Your browser is no longer supported

For the best possible experience using our website we recommend you upgrade to a newer version or another browser.

Your browser appears to have cookies disabled. For the best experience of this website, please enable cookies in your browser

We'll assume we have your consent to use cookies, for example so you won't need to log in each time you visit our site.
Learn more


  • Comment
A professional couple who had their baby taken away from them after doctors said he'd suffered a 'non-accidental' i...
A professional couple who had their baby taken away from them after doctors said he'd suffered a 'non-accidental' injury today had their hopes of getting him back boosted by judges.

The parents, from the Colchester area, have 'refused to accept' a judge's finding in June that their son was injured whilst in the care of either or both of them when he was less than a year old.

Essex County Council have invoked emergency child protection powers and the boy is now in interim care.

But today Appeal Court judges boosted the parents' fight for their son back when they ruled that documents in the case should be disclosed to a top expert at London's world-renowned Great Ormond Street Children's Hospital.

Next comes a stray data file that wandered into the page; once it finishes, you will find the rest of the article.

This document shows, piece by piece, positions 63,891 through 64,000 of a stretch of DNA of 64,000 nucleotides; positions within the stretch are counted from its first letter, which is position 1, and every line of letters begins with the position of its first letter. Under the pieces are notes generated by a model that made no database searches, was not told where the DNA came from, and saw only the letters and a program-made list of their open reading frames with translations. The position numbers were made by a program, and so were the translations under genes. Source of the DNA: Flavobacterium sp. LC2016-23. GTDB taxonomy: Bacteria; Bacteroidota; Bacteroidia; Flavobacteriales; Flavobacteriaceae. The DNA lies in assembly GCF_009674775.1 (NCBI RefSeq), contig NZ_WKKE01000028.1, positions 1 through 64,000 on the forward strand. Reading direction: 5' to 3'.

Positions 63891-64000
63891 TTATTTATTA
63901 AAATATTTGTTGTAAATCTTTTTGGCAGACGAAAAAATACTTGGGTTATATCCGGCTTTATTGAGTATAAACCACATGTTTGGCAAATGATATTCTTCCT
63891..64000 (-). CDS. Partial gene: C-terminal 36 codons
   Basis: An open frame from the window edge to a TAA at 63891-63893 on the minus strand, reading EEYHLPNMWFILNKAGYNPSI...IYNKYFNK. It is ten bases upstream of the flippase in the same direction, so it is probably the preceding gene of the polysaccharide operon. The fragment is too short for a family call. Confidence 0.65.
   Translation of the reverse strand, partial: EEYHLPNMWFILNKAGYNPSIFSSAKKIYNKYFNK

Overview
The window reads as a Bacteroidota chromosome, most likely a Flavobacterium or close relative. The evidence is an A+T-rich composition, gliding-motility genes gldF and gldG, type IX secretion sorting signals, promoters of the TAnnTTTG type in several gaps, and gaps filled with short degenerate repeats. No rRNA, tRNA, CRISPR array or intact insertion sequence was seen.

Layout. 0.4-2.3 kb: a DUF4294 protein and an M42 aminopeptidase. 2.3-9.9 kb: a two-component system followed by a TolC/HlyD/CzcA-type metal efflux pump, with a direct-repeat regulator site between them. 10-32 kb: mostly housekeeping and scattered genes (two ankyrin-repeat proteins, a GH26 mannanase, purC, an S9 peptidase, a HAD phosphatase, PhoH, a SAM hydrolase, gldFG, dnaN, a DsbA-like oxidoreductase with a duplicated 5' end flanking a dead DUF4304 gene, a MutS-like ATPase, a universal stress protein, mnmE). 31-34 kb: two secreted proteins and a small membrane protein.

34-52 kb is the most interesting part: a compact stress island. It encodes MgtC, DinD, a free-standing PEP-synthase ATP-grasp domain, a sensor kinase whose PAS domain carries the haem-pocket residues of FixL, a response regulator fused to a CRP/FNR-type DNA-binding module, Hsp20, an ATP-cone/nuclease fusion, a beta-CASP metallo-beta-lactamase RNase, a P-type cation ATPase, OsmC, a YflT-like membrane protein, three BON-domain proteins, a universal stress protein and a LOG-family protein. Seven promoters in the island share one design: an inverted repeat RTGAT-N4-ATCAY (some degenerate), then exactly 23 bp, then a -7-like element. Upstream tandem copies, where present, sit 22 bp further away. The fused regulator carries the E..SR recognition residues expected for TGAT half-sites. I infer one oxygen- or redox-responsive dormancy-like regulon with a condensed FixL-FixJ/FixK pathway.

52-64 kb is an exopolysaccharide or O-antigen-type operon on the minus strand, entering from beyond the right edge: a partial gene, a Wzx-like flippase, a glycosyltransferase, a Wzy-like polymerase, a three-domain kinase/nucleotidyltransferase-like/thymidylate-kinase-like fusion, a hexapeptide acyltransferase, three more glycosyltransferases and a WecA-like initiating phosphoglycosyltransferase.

The consultant will now carry out a fresh examination of the boy which his parents hope will exonerate them.

The events that devastated the well-off family began when the couple took their baby to their GP who found him 'febrile', off his food and flushed. He was prescribed antibiotics.

A few days later he was taken to hospital where tests indicated an acute brain haemorrhage.

Doctors advised that the possibility of a non-accidental injury had to be considered and emergency steps were taken to protect the boy.

And, in June, Judge O'Brien ruled at Chelmsford County Court that, on the balance of probability, his injuries were non-accidental and occurred whilst in the care of either or both of his parents.

That was despite his finding that the family appeared 'perfectly well-adjusted' with the couple 'mutually supporting' each other and enjoying 'close family ties and family stability'.

Judge O'Brien had described the family unit as 'remarkably problem free, with no marital, health or financial problems'.

Today at the Appeal Court, Essex County Council's lawyers did not resist the parents' bid to have the youngster re-examined by the Great Ormond Street specialist to whom all documents in the case will now be disclosed.

Mr Paul Hollow, for the parents, told Lord Justice Thorpe and Lord Justice Mance their objective was to obtain the expert's opinion and to re-open the issue of how their baby's injuries were caused.


  • Comment

Have your say

You must sign in to make a comment

Please remember that the submission of any material is governed by our Terms and Conditions and by submitting material you confirm your agreement to these Terms and Conditions.

Links may be included in your comments but HTML is not permitted.